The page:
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Original research
Histopathological effects of electrosurgical interventions in an in vivo porcine model of colonic endoscopic mucosal resection
  1. Anthony M Whitfield1,2,
  2. Nicholas G Burgess1,2,
  3. Farzan F Bahin1,2,
  4. Sharir Kabir3,
  5. María Pellisé4,
  6. Rebecca Sonson2,
  7. Vishnu Subramanian3,
  8. Hema Mahajan5,
  9. Duncan McLeod5,
  10. Karen Byth6,7,
  11. Michael J Bourke1,2
  1. 1Westmead Clinical School, The University of Sydney, Sydney, New South Wales, Australia
  2. 2Department of Gastroenterology and Hepatology, Westmead Hospital, Westmead, New South Wales, Australia
  3. 3Department of General Surgery, Westmead Hospital, Westmead, New South Wales, Australia
  4. 4Gastroenterology Department, Hospital Clínic de Barcelona, Centro de Investigación Biomédica en Red de Enfermedades Hepáticas y Digestivas (CIBERehd), Institut d’Investigacions Biomediques August Pi i Sunyer (IDIBAPS), Universitat de Barcelona, Barcelona, Spain
  5. 5Institute of Clinical Pathology and Medical Research, Westmead Hospital, Westmead, New South Wales, Australia
  6. 6NHMRC Clinical Trials Centre, The University of Sydney, Sydney, New South Wales, Australia
  7. 7WSLHD Research and Education Network, Westmead Hospital, Westmead, New South Wales, Australia
  1. Correspondence to Dr Michael J Bourke, Department of Gastroenterology and Hepatology, Westmead Hospital, Westmead, New South Wales, Australia; michael{at}citywestgastro.com.au

Abstract

Objective Endoscopic mucosal resection (EMR) in the colon has been widely adopted, but there is limited data on the histopathological effects of the differing electrosurgical currents (ESCs) used. We used an in vivo porcine model to compare the tissue effects of ESCs for snare resection and adjuvant margin ablation techniques.

Design Standardised EMR was performed by a single endoscopist in 12 pigs. Two intersecting 15 mm snare resections were performed. Resections were randomised 1:1 using either a microprocessor-controlled current (MCC) or low-power coagulating current (LPCC). The lateral margins of each defect were treated with either argon plasma coagulation (APC) or snare tip soft coagulation (STSC). Colons were surgically removed at 72 hours. Two specialist pathologists blinded to the intervention assessed the specimens.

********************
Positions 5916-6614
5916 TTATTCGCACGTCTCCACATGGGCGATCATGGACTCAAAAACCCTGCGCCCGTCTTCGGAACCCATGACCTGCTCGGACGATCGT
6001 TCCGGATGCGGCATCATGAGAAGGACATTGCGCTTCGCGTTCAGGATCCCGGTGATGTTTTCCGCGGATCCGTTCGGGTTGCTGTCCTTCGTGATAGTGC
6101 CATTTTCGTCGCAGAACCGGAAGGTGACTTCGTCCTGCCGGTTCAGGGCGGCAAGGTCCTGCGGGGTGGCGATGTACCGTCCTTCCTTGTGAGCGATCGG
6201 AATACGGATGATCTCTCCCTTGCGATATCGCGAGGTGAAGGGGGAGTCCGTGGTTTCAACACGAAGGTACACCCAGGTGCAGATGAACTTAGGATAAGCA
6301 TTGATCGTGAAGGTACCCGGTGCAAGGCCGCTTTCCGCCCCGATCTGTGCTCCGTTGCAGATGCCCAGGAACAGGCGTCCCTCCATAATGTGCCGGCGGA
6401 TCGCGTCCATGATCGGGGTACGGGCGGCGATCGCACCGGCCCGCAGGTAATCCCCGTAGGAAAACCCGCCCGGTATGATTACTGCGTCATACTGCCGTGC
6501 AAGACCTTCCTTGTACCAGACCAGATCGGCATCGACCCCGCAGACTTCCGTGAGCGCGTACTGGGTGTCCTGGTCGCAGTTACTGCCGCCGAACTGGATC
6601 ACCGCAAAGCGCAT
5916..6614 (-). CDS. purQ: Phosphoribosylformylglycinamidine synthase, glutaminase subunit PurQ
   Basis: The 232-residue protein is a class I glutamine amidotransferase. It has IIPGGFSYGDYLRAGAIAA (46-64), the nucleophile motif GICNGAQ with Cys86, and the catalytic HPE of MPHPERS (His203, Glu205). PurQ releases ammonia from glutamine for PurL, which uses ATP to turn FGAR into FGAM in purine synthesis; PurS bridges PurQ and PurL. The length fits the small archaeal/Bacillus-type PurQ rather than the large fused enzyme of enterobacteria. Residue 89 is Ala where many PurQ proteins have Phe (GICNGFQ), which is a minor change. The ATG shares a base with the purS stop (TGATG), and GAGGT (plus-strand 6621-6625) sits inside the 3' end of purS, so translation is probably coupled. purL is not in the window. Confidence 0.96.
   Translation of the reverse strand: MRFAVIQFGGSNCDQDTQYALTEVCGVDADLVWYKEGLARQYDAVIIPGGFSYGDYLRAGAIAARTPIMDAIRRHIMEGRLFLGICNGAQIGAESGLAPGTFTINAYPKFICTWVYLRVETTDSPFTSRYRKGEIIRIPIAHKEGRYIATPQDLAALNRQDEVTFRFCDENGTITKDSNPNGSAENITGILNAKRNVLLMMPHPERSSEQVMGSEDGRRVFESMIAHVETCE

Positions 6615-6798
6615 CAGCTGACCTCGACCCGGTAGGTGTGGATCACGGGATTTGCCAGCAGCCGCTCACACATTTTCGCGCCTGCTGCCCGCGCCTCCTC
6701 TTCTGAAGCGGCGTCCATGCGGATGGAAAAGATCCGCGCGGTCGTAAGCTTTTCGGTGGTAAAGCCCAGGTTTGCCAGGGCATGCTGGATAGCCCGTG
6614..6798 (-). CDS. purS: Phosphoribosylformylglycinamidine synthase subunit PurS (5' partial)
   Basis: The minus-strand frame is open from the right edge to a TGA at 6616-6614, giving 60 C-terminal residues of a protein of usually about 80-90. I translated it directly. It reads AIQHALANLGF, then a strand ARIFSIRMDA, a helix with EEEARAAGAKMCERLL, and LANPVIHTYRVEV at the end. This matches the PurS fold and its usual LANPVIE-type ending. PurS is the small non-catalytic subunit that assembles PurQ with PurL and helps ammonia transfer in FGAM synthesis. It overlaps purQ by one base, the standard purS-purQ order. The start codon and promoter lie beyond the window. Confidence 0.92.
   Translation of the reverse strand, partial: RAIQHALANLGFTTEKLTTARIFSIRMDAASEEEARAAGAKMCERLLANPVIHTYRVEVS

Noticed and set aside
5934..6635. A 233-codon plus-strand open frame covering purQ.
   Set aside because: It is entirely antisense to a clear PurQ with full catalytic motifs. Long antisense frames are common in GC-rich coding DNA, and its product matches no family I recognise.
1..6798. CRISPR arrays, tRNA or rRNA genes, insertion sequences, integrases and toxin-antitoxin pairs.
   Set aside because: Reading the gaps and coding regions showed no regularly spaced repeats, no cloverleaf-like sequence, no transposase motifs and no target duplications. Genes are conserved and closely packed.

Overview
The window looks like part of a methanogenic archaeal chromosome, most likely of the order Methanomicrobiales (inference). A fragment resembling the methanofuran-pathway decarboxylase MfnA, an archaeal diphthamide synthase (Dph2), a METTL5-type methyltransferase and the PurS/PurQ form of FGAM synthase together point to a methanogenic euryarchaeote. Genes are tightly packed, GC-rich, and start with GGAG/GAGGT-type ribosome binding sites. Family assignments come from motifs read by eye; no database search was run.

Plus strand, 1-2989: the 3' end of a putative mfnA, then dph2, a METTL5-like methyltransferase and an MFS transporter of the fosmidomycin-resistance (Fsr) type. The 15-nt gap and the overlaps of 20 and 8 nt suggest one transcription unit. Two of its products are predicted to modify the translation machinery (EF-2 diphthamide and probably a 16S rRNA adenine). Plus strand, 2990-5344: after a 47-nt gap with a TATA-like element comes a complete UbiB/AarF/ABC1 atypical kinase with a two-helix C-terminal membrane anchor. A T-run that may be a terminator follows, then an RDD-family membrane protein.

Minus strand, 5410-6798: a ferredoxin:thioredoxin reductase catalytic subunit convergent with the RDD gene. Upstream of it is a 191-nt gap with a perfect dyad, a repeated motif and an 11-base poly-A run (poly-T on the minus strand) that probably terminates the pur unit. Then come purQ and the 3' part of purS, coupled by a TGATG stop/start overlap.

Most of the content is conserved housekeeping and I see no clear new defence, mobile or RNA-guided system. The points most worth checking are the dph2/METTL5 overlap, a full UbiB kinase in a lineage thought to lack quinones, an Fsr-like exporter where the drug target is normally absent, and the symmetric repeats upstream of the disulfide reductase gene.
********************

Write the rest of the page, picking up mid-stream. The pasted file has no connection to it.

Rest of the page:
Results 88 defects were analysed (median 7 per pig, median defect size 29×17 mm). For snare ESC effects, 156 tissue sections were assessed. LPCC was comparable to MCC for deep involvement of the colon wall. For margin ablation, 172 tissue sections were assessed. APC was comparable to STSC for deep involvement of the colon wall. Islands of preserved mucosa at the coagulated margin were more likely with APC compared with STSC (16% vs 5%, p=0.010).

Conclusion For snare resection, MCC and LPCC did not produce significantly different tissue effects. The submucosal injectate may protect the underlying tissue, and technique may more strongly dictate the depth and extent of final injury. For margin ablation, APC was less uniform and complete compared with STSC.

  • colonoscopy
  • colonic polyps
  • colorectal cancer
  • endoscopic polypectomy

Data availability statement

All data relevant to the study are included in the article or uploaded as supplementary information.

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Data availability statement

All data relevant to the study are included in the article or uploaded as supplementary information.

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Footnotes

  • Contributors AMW organised and analysed the data, performed a statistical analysis of the data, wrote the manuscript and revised the manuscript after review by the coauthors. NGB designed the study, collected and analysed the data, cowrote the manuscript and revised the manuscript after review by the coauthors. FFB, MP, RS collected data, reviewed and revised the manuscript. SK performed surgical procedures and reviewed and revised the manuscript. VS, HM and DMcL collected and organised the data, examined histological and pathological specimens and critically reviewed the manuscript. KB performed a statistical analysis of data and reviewed and revised the manuscript. MJB initiated, designed and led the study, and performed the procedures, collected the data, and cowrote and critically reviewed the manuscript.

  • Funding The authors have not declared a specific grant for this research from any funding agency in the public, commercial or not-for-profit sectors.

  • Competing interests MJB received research support from Olympus Medical, Cook Medical and Boston Scientific.

  • Provenance and peer review Not commissioned; externally peer reviewed.

  • Supplemental material This content has been supplied by the author(s). It has not been vetted by BMJ Publishing Group Limited (BMJ) and may not have been peer-reviewed. Any opinions or recommendations discussed are solely those of the author(s) and are not endorsed by BMJ. BMJ disclaims all liability and responsibility arising from any reliance placed on the content. Where the content includes any translated material, BMJ does not warrant the accuracy and reliability of the translations (including but not limited to local regulations, clinical guidelines, terminology, drug names and drug dosages), and is not responsible for any error and/or omissions arising from translation and adaptation or otherwise.

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